John Bolton Says His Testimony ‘Would Have Made No Difference’ in Trump Impeachment

The former national security adviser has been criticized for not testifying during the trials and instead writing a tell-all

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Former national security adviser John Bolton responded to criticism about not testifying in either of President Trump’s impeachment trials, saying his testimony would have made no difference in the results. The House impeached Trump in December, while the Senate acquitted him in February.

Bolton refused to testify during the House impeachment trial, which he described as “grossly partisan” and “impeachment malpractice” during Vanderbilt University Wednesday night, according to the Associated Press. The Senate did not call witnesses in their trial.

“People can argue about what I should have said and what I should have done,” Bolton said. “I would bet you a dollar right here and now, my testimony would have made no difference to the ultimate outcome.”

Bolton was criticized last November when he began tweeting about the Trump administration he was ousted from, but showed no signs he was planning to testify. CNN’s Erin Burnett said at the time that if Bolton wanted “to do the right thing and protect American national security instead of getting on a Twitter high horse, he should testify” in the impeachment inquiry hearings into Trump.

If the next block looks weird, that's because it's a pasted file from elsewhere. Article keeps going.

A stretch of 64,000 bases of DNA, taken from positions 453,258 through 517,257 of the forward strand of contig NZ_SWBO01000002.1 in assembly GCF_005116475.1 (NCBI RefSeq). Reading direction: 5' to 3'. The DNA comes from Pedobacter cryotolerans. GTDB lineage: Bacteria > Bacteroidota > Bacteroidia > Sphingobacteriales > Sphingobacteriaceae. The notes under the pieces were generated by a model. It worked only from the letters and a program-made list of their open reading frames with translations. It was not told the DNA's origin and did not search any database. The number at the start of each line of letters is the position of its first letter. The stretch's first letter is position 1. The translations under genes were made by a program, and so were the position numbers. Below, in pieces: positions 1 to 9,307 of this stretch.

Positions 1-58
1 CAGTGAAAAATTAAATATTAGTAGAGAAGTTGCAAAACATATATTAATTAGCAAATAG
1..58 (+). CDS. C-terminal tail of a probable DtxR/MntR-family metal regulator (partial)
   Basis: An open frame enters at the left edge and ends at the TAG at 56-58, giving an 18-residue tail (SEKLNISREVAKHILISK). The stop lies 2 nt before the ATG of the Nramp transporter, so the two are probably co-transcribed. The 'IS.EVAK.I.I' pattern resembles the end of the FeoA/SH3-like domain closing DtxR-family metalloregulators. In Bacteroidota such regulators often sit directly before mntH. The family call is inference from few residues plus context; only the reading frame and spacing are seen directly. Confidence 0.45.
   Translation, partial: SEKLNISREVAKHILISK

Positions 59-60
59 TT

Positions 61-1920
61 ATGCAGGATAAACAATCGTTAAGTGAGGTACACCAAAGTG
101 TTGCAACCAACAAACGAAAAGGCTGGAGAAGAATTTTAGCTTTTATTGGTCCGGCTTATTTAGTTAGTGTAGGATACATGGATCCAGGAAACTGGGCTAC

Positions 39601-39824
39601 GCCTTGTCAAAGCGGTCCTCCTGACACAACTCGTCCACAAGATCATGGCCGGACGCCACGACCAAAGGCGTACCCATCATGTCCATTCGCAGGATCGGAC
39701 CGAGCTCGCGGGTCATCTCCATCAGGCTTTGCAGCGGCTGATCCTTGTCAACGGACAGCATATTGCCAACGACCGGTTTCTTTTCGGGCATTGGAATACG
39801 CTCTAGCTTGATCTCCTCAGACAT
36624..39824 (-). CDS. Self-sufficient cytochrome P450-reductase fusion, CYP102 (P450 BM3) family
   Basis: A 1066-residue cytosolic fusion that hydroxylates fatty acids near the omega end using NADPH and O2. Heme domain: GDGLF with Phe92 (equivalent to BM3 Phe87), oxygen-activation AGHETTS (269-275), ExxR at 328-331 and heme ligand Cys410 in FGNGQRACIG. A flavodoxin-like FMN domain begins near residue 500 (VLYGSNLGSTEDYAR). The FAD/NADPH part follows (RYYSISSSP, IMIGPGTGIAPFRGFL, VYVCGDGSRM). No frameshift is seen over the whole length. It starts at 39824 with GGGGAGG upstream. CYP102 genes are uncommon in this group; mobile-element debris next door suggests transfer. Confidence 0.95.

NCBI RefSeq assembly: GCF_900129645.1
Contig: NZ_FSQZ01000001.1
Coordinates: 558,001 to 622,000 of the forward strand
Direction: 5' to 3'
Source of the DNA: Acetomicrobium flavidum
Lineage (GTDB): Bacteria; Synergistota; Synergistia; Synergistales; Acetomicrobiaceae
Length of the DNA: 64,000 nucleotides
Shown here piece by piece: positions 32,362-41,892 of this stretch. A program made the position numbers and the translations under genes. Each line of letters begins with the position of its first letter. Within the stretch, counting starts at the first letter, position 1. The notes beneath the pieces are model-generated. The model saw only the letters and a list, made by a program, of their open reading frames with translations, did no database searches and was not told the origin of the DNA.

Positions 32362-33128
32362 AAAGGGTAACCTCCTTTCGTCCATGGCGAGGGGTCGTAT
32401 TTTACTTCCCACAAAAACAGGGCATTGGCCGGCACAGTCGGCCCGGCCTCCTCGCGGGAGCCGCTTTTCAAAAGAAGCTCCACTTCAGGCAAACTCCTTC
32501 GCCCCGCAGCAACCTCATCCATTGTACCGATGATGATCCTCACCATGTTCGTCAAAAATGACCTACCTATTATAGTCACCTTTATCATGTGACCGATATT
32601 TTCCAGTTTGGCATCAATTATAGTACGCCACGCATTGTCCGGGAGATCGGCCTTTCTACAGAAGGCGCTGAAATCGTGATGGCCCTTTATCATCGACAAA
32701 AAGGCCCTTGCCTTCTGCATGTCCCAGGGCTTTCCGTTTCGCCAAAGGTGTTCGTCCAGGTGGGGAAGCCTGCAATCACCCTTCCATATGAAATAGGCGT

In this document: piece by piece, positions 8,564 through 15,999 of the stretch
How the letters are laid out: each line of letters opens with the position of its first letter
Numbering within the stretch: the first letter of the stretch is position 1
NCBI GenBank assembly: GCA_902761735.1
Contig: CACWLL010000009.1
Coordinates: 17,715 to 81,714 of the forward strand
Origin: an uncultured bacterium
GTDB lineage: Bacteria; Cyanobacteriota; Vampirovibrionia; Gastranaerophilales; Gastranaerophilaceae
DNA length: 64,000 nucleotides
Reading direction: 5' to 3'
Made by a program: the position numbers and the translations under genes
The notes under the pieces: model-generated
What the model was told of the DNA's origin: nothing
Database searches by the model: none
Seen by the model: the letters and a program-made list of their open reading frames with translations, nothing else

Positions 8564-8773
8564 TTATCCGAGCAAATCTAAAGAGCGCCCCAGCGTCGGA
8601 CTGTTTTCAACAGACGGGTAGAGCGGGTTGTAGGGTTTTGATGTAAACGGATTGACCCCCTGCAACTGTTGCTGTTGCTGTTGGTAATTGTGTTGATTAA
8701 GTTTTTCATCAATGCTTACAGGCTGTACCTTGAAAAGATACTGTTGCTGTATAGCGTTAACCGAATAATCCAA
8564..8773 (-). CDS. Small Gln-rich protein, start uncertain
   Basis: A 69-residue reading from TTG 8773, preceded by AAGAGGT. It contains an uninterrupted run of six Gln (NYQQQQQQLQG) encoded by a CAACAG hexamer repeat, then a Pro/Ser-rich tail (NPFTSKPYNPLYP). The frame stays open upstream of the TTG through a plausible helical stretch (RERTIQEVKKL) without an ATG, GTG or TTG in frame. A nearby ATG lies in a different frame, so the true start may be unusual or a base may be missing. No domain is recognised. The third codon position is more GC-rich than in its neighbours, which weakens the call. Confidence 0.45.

He was similarly criticized when it was announced he was writing a memoir, as observers thought it was unseemly for him to turn a profit on his account of the president’s behavior rather than give it to the lawmakers investigating him. In another university talk this week, Bolton said he hopes the book, “The Room Where It Happened,” is “not suppressed.”

The book describes his interaction with the president over Ukraine and other topics such as nuclear proliferation in North Korea. “I hope it’s not suppressed,” Bolton said. “This is an effort to write history, and I did it the best I can. We’ll have to see what comes out of the censorship.”

Wednesday, Bolton referred to the “implied threat of criminal prosecution” if what he shares in the book or would have shared in any possible testimony was determined to be classified information, according to the Associated Press.

“I’m not here to speculate on that with the pre-publication review process under way. Laugh all you want. This is the judgment of my counsel, somebody I worked with 35 years ago, 30 years ago at the Department of Justice,” he said.